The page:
Oracle is the only tech company on Earth that has a full product line at all levels of the cloud: Software as a Service, Platform as a Service, and Infrastructure as a Service. Oracle’s new Platform as a Service suite is completely integrated with its SaaS suite for optimal security, performance, time to value, and ease of use. And for Infrastructure as a Service, Oracle’s Exalogic Cloud Machine can run any manner of cloud configurations the customer wants: an Oracle Cloud owned, managed, and operated by Oracle within Oracle’s data centers; a private cloud that Oracle owns, manages, and operates within the customer’s data center; or some combination. “Some of the biggest and best-known companies in the world are turning to the Oracle Cloud, and many are picking us for all levels of the cloud stack,” Oracle senior vice-president Abhay Parasnis told a room full of financial analysts, industry analysts, and media. “All levels of the cloud stack”—is any other tech company playing across those spaces? The answer is no.
Oracle is the only provider of SaaS-based enterprise applications with social capabilities fully integrated into every app at the platform level. Oracle’s Social Relationship Management capabilities “bring social into everything” and can “light up our core LOB applications with social capabilities,” Parasnis said. No other cloud or SaaS company has attempted to do that—is that unique strategy a sign that Larry Ellison doesn’t get the cloud, or an indication that Oracle’s going to force all cloud vendors to try to deliver the huge customer value that social-everywhere represents?
Oracle’s long-term commitment to the cloud has allowed it to incorporate modern features, such as social, plus new and essential capabilities, such as BI tools that LOB heads are demanding as they gain greater control over IT budgets and decision-making. Oracle executive vice-president Thomas Kurian told the analysts, “Ten years ago, the new E-commerce function necessitated a transformation of core IT systems, and today, social is exactly the same” in how it triggers sweeping changes in business processes, information flows, and IT architecture. “We’ve seen this movement to SaaS/cloud over a very long time, and have adapted accordingly,” Kurian said. Once again, is that a sign that Oracle’s clueless about the cloud? Or that it’s in a very enviable position with regard to the hottest trend in enterprise computing today?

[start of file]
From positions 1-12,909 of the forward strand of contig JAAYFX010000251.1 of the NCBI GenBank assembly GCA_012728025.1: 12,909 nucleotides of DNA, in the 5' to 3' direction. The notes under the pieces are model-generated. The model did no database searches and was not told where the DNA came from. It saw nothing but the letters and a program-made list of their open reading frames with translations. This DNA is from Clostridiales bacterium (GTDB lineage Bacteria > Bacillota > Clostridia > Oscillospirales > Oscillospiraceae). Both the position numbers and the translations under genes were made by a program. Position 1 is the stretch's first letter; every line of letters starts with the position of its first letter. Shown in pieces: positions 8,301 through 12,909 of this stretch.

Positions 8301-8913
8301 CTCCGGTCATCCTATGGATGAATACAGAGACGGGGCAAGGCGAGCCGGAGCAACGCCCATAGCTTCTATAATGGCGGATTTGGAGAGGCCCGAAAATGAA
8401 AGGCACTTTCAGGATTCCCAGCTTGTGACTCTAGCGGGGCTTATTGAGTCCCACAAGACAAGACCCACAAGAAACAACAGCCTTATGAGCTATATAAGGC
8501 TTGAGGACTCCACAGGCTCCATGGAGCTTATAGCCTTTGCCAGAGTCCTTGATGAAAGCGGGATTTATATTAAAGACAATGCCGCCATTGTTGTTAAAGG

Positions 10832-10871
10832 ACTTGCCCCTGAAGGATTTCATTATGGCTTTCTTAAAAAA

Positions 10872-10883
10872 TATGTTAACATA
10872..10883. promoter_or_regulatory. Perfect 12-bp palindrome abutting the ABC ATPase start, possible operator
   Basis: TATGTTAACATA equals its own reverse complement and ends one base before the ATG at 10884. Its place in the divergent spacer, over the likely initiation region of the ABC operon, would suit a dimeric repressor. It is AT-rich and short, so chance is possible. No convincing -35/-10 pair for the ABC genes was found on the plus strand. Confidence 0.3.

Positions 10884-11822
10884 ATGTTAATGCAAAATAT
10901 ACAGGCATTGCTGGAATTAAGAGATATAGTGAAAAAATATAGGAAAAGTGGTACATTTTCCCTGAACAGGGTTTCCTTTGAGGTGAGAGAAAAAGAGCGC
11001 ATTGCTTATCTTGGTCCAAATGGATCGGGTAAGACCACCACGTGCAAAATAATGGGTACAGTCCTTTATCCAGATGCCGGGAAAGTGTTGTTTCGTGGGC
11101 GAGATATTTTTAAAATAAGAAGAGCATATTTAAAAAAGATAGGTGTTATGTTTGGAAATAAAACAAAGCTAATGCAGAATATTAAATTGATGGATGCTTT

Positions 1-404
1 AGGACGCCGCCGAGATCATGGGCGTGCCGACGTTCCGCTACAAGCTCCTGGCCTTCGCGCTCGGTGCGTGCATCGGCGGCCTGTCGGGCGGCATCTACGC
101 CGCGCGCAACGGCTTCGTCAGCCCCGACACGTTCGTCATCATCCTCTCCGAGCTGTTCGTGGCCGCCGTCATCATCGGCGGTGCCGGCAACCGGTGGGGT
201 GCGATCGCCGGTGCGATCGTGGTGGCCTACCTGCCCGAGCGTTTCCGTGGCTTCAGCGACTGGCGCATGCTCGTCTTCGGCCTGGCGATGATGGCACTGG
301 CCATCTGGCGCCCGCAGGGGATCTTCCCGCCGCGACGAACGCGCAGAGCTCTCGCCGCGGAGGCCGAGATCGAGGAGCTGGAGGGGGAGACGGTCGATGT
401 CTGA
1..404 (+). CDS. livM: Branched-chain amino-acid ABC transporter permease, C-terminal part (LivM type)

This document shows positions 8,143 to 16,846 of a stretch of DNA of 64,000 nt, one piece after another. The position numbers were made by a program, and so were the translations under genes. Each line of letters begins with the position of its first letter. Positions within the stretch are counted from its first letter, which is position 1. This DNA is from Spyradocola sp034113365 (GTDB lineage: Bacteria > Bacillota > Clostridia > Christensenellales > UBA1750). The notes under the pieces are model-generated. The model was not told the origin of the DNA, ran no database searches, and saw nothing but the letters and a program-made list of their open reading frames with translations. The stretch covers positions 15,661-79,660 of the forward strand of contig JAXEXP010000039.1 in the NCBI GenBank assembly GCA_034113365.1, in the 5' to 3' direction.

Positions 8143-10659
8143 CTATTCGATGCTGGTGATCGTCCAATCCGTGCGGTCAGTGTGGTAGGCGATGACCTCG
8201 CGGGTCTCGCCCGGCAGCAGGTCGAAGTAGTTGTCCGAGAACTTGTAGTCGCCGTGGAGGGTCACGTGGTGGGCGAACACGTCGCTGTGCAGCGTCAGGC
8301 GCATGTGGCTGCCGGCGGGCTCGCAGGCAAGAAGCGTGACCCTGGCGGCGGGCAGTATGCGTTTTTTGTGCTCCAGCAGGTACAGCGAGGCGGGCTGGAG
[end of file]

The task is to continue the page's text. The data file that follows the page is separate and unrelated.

For more details about Oracle’s approach, please check out the full story about “Oracle Cloud: Social. Mobile. Complete.”
On top of those facts mentioned above, here are some comments from Ellison himself, and perhaps they’ll help you judge whether he has a clue about the cloud.
In response to a question that began with the contention that until recently Oracle didn’t get the cloud, Ellison interrupted and said, “I founded the first cloud company—NetSuite—but I didn’t call it ‘cloud’ because nobody was using that term back then. I founded NetSuite, I own it—I’m not just an investor,” Ellison said, later adding that “I haven’t sold any of my [NetSuite] stock.”
“Then six months later Marc Benioff came to me and said, ‘If you’re gonna do accounting on the internet, I’d like to do salesforce-automation on the internet, and I supported him, and we did that—we just didn’t know at that time that it was going to be called ‘the cloud,’ ” Ellison said.
“What I objected to was when the recent and very charismatic term ‘cloud’ was retroactively applied to NetSuite and others—and what I ridiculed was this silly notion that everything is cloud.”
Ellison also mentioned his idea of the Network Computer and his launch of a company by that name many years ago to tap into the nascent world of interconnected devices: “we just didn’t know it was the cloud,” he said.
“So this idea that I didn’t get or don’t get cloud computing is . . . interesting.”
As for “interesting,” there’s an old proverb that says, “May you live in interesting times.” And I think that for cloud-computing companies competing with Larry Ellison and Oracle, life is about to get much more interesting than they would have liked.